Head and Neck cancers

Spectral dual energy CT and textural radiogenomic analysis for optimal tumor delineation, patient staging, and biomarker for head and neck squamous cell carcinoma

There is increasing interest in advanced image analysis using powerful computer algorithms to identify the characteristics of individual tumors. This new approach is  non-invasive and better predicts the results of individual therapies on tumors. By visualizing tumors using new dual-energy CT scans, the research team will create unique imaging profiles that correspond to a tumor’s genetic profile, also known as its radiogenomic signature. The study will validate the usefulness of radiogenomic signatures in evaluating tumor stage, prognosis, and predicting tumor response to different treatments, with the goal of having this targeted approach improve outcomes for head and neck cancer patients.

Project Team: Dr. Reza Forghani will lead a team from the JGH and MUHC, including Dr. Sabrina Daniela Da Silva, Dr. Michael Hier, Dr. Mark Leventhal, Dr. Marcin Aleksander Mlynarek, Dr. George Shenouda, Dr. Khalil Sultanem, Dr. Tan Xianming.

 

Pain management

Ultra-low dose methadone as coadjuvant opioid therapy for cancer pain

Roughly 80% of cancer patients will experience moderate to severe pain over the course of their illness. Opioids (substances that act on the nervous system in a similar way to opiates such as morphine and codeine) are considered the first-line treatment for moderate to severe cancer pain, however 20% of patients won’t have their pain sufficiently managed or will develop associated side effects. The combination of methadone, a potent opioid with unique analgesic properties, with other opioids for the treatment of cancer pain has been explored in small studies with encouraging result; these suggest that methadone is well tolerated and may be effective at decreasing cancer-related pain. This randomized controlled trial will evaluate whether cancer patients find their pain better managed with this course of treatment.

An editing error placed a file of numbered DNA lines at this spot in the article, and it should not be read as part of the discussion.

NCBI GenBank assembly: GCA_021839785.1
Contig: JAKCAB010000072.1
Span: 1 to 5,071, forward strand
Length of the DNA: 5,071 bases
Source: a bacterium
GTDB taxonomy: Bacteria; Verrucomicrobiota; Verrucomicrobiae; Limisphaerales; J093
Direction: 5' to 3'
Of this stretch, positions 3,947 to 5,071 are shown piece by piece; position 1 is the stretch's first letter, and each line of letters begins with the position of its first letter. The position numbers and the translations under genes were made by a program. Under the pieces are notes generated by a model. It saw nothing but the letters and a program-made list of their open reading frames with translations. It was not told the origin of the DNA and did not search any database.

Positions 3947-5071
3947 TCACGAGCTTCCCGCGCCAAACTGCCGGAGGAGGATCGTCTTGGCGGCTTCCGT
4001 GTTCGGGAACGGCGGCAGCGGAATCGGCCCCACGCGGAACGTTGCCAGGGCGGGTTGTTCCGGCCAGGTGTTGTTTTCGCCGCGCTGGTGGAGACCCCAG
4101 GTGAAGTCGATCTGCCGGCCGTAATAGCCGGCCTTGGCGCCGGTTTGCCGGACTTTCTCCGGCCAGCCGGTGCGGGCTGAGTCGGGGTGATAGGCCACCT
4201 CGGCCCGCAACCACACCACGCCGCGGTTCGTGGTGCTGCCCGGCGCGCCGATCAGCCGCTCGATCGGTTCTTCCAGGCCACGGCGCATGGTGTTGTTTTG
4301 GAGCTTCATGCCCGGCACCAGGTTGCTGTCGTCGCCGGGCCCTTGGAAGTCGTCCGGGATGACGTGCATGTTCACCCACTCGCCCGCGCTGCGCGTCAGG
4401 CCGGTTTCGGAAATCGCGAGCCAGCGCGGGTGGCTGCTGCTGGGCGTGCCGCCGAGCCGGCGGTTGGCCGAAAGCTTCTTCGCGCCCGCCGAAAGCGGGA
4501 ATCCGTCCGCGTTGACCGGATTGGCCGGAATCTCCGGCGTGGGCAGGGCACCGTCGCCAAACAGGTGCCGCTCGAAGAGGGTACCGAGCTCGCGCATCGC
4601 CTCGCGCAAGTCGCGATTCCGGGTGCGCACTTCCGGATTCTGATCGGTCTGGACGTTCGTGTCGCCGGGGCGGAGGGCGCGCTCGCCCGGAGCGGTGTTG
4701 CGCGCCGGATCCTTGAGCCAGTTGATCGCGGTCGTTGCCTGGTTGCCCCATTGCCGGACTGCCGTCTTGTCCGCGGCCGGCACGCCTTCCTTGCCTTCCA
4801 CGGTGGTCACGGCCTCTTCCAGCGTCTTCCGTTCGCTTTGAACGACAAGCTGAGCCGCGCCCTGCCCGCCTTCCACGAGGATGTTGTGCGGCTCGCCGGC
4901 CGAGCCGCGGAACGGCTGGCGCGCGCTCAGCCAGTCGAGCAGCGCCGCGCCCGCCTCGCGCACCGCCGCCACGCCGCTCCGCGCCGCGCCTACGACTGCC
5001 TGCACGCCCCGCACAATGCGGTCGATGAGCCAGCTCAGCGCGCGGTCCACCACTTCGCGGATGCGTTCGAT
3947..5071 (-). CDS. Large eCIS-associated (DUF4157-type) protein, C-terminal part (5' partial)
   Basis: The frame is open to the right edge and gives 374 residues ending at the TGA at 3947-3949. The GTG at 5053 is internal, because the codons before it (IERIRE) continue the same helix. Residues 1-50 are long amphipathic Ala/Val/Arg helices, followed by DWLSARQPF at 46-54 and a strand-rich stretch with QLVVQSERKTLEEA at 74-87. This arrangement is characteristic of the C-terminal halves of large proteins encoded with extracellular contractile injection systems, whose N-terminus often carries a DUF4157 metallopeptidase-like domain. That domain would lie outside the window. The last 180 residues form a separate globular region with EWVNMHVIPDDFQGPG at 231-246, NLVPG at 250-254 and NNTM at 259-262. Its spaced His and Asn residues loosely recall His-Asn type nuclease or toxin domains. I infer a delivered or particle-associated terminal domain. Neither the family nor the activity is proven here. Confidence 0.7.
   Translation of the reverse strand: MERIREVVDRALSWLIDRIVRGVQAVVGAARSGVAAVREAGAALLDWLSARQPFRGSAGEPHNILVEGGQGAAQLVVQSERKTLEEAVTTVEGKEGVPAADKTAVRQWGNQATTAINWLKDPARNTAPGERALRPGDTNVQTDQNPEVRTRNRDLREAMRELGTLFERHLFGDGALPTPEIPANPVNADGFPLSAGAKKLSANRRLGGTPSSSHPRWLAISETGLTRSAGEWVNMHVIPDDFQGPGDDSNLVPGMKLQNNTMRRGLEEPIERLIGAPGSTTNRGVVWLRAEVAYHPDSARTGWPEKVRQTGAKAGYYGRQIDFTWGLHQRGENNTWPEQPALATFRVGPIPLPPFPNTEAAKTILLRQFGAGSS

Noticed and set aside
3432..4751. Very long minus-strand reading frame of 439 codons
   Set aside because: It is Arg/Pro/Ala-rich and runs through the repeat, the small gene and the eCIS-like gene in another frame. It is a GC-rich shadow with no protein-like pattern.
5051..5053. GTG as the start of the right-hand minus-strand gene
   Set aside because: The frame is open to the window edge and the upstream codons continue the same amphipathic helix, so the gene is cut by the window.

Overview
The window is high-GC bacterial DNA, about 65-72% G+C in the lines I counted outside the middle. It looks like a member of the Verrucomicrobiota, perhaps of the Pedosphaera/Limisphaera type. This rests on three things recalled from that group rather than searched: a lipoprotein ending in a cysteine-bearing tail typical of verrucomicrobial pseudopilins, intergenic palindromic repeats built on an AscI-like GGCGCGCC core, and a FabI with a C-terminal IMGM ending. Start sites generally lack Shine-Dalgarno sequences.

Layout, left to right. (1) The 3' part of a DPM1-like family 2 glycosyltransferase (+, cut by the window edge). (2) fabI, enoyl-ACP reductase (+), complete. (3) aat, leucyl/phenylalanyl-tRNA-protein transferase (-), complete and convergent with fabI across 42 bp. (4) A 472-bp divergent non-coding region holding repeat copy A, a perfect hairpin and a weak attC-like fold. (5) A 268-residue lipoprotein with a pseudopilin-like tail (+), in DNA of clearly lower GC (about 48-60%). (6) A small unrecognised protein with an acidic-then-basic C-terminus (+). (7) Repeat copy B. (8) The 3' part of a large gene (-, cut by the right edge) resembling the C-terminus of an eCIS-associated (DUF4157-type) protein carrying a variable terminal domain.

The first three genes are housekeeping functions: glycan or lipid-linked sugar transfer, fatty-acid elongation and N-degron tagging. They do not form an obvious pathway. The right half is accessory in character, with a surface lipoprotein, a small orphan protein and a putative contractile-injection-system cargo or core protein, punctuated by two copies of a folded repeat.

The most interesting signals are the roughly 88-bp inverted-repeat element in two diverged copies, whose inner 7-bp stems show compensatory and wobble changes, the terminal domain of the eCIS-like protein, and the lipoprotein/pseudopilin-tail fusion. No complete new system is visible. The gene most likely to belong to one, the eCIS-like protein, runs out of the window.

Project Team: Dr. Jordi Perez will partner with JGH and MUHC co-applicants, Dr. Bernard Lapointe and Dr. Yoram Shir. 

 

Lung cancer

Texture Imaging: A novel technique to guide treatment and improve quality of life in patients with Non-Small Cell lung Carcinoma (NSCLC)

Lung cancer is the leading cause of cancer deaths worldwide, and 85% of cases are non–small cell lung cancers (NSCLCs). Most patients arrive with advanced stage disease and conventional treatment delivers a 15% survival rate after five years. Targeted molecular therapies are the mainstay of treatment, however, there is a need for non-invasive imaging biomarkers which would assess genetic variation within the entire tumor, something that isn’t possible with current methods. Texture imaging — a mathematical model, which combines CT/FDG-PET/MRI scans — could enable better prediction of the response to treatment, as well as the possibility of distant metastasis and recurrence. The project will assess whether this approach leads to more effective targeted therapy and improves outcomes for patients.

 Project Team: Dr. Jana Taylor will lead a team from the MUHC and JGH, including Dr. Geneviève Belley, Dr. Victor Cohen, Dr. Vera Hirsh, Dr. Jaykumar Nair, Dr. Stephen Probst, Dr. Caroline Reinhold and Dr. Martin Vallières.